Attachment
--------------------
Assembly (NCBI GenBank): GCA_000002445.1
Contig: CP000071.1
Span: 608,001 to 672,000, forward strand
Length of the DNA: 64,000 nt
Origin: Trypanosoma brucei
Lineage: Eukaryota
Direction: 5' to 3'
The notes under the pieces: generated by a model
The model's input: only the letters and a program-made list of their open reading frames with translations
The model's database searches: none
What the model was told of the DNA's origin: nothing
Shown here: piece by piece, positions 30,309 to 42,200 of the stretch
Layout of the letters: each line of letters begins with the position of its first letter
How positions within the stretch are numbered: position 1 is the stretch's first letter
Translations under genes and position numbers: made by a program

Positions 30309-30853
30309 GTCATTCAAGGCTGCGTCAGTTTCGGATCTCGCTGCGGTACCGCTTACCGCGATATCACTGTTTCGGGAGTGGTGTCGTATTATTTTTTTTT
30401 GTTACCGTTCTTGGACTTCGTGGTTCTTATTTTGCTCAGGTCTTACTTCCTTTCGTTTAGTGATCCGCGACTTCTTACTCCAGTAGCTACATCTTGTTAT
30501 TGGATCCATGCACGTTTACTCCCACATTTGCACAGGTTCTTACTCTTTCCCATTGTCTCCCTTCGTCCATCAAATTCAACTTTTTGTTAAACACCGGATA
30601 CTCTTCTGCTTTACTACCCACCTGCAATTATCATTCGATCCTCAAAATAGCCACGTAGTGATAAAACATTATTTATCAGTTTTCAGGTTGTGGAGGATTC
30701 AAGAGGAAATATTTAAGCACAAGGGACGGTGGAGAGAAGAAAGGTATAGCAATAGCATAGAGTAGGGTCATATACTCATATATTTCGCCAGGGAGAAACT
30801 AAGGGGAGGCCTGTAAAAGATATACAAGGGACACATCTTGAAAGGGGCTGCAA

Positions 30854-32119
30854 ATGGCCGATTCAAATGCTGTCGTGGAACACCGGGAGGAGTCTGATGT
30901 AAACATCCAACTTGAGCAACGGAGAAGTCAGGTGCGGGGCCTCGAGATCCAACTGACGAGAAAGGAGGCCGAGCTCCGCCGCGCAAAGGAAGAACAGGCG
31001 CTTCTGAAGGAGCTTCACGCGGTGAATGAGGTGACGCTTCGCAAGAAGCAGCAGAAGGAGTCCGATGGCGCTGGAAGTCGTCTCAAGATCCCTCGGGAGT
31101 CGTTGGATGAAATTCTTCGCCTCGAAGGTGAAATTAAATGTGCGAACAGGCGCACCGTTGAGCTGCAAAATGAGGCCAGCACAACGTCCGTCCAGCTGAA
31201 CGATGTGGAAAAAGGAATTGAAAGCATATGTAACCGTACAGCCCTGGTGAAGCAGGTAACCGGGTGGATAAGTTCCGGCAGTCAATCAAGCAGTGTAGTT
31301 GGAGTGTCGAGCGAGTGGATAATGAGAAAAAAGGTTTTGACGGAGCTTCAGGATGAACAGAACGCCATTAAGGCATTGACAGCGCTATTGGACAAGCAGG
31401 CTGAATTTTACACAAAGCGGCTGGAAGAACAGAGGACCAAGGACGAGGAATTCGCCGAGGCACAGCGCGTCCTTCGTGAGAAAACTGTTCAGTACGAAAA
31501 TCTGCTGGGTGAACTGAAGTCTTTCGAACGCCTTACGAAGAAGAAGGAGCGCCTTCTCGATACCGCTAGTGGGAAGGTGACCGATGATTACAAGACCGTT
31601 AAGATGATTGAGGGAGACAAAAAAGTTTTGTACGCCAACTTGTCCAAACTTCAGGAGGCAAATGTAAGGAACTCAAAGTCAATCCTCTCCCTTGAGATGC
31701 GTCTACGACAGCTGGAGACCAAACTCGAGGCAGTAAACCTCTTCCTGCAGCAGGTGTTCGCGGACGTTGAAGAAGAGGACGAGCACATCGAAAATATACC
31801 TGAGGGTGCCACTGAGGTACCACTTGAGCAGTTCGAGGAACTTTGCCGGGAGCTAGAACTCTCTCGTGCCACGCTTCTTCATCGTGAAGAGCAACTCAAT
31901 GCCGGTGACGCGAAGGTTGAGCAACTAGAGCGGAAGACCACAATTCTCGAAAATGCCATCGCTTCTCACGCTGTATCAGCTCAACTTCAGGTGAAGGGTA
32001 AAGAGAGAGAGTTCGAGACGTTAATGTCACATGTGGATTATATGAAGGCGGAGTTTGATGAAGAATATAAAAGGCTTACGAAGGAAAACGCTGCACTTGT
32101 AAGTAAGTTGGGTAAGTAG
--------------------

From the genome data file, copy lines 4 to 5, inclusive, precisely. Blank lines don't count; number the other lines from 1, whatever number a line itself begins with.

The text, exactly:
Length of the DNA: 64,000 nt
Origin: Trypanosoma brucei